Permanent Partial Disability benefits begin when you have reached the end of your healing period, but are still impaired in some way due to your workplace injury. The Workers’ Compensation Act outlines some of the ways in which you might be compensated. You will receive these benefits for a certain amount of time based on which part of the body was injured.
Permanent Total Disability benefits are paid in the event that your workplace injury has permanently affected your ability to work at all. In these cases, if you’re considered unfit to work again, you’ll receive PTD benefits for the rest of your life.
Regardless of the severity of your workplace injury, you deserve compensation. It’s a good idea to speak with an attorney about the different options. An experienced attorney will be able to tell you which kinds of benefits you’ll likely need to receive and know the course of action you’ll need to take in order to get them.
If you’ve suffered a workplace injury that has resulted in a disability, don’t hesitate to contact Oxner + Permar. With more than $275 million in awards and settlements, we have the experience to protect your rights and get the benefits you deserve.
Can Minors Receive Workers’ Compensation?
Whether it’s putting money towards college, saving up for their first car, or helping out the family, many teenagers find themselves working part-time jobs on top of their studies. It’s a common part of the teenage experience. Unfortunately, young age does not prevent injury, and teenagers can get hurt at work just like anyone else. So before you get to work, it’s a good idea to know your rights.
In the U.S. all minors must be covered by workers’ compensation. In some states such as North Carolina, workers under the age of 18 are given additional protections.
For instance, in a regular workers’ comp case, your benefits will usually be calculated based on the amount you have made over the past year. However, if the case involves a minor, benefits will be determined according to their future earning capacity. In other words, they will look at how much the minor would be making if they’d been promoted as an adult.
It’s also important to note that in the case of permanent partial disability or permanent total disability cases, you may need to have a legal parent or guardian appear in court.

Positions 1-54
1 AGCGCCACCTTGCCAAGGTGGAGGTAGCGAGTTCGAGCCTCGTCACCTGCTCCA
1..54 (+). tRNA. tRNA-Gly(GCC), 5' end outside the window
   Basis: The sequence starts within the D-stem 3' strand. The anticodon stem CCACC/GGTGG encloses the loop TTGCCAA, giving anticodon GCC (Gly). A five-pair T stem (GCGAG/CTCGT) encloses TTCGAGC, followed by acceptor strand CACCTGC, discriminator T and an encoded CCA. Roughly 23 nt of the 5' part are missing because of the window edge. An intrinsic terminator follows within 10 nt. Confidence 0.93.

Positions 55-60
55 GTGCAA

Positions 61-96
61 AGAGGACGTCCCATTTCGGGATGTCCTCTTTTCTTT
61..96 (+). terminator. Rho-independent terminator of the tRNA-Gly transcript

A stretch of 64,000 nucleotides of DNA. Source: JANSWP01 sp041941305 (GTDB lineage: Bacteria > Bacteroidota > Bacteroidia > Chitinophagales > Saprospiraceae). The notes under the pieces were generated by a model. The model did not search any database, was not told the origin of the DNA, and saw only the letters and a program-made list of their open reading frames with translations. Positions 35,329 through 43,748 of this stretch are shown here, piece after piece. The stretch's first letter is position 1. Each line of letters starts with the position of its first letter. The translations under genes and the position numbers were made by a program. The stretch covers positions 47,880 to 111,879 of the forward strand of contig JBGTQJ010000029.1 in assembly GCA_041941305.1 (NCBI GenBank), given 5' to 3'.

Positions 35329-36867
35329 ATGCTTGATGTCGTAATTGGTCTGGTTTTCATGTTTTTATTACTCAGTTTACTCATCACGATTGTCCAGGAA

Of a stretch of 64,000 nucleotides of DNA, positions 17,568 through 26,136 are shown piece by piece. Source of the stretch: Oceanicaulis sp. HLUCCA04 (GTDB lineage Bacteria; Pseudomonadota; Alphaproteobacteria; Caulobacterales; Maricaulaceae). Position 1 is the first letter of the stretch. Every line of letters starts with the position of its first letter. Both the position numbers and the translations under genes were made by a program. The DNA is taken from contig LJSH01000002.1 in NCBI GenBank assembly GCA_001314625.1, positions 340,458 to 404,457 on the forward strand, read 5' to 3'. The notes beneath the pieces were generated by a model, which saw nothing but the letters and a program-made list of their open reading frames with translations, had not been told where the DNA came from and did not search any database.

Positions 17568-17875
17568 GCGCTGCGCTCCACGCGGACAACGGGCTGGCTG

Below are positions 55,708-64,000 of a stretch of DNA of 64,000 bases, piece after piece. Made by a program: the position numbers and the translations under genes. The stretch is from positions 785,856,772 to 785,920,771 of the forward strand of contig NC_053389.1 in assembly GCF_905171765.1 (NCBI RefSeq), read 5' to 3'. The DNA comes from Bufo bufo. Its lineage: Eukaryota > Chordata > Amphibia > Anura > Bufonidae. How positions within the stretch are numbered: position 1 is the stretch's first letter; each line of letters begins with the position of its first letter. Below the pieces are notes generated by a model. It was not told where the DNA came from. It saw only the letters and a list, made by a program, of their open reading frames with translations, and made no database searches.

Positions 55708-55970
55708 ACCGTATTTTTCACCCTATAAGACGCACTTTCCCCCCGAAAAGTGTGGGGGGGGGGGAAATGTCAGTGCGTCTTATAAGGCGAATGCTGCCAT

Getting a job as a teenager can be a significant first step into the adult world. As such, it’s important to be aware of your rights and know what you should do if you’re hurt on the job. Don’t hesitate to speak to an experienced attorney. We can help guide you through your case and ensure that your rights are being protected.
In North Carolina, workers under the age of 18 qualify for workers’ compensation benefits that take into consideration their future at their workplace. If you’ve been injured at work, don’t hesitate to call Oxner + Permar for a free consultation so we can see what compensation you may be entitled to.
Can I See a Chiropractor While Receiving Workers’ Comp?
The day your workers’ compensation checks start coming in is a huge relief. It’s easier to focus on your recovery when you have some income. Make sure that you’re doing everything for your health that you can.
I frequently have clients ask whether or not they’ll be allowed to visit a chiropractor while they’re receiving workers’ comp benefits. They worry that since chiropractors are not M.D.s, the treatment might be frowned upon by the Industrial Commission — but this is not the case.
You can absolutely visit a chiropractor while receiving workman’s compensation. In fact, if you are granted permission to seek medical treatment from your employer, you are entitled to 20 chiropractic visits.
If you still require treatment after those 20 visits, it’s possible that you will be able to continue getting coverage. If you do require more treatment, your chiropractor will need to request authorization from your employer for the additional visits.
And keep this in mind: While your employer doesn’t have to authorize additional visits, they are not allowed to terminate your visits during your first 20. If your employer tries to stop you from seeing a chiropractor, be sure to mention this to your attorney.
If you are receiving workers’ comp benefits, you are entitled to chiropractor visits as well. If you have any questions about your rights when it comes to workers’ comp, be sure to ask an experienced attorney. We want to help you get back on your feet and feeling better as soon as possible.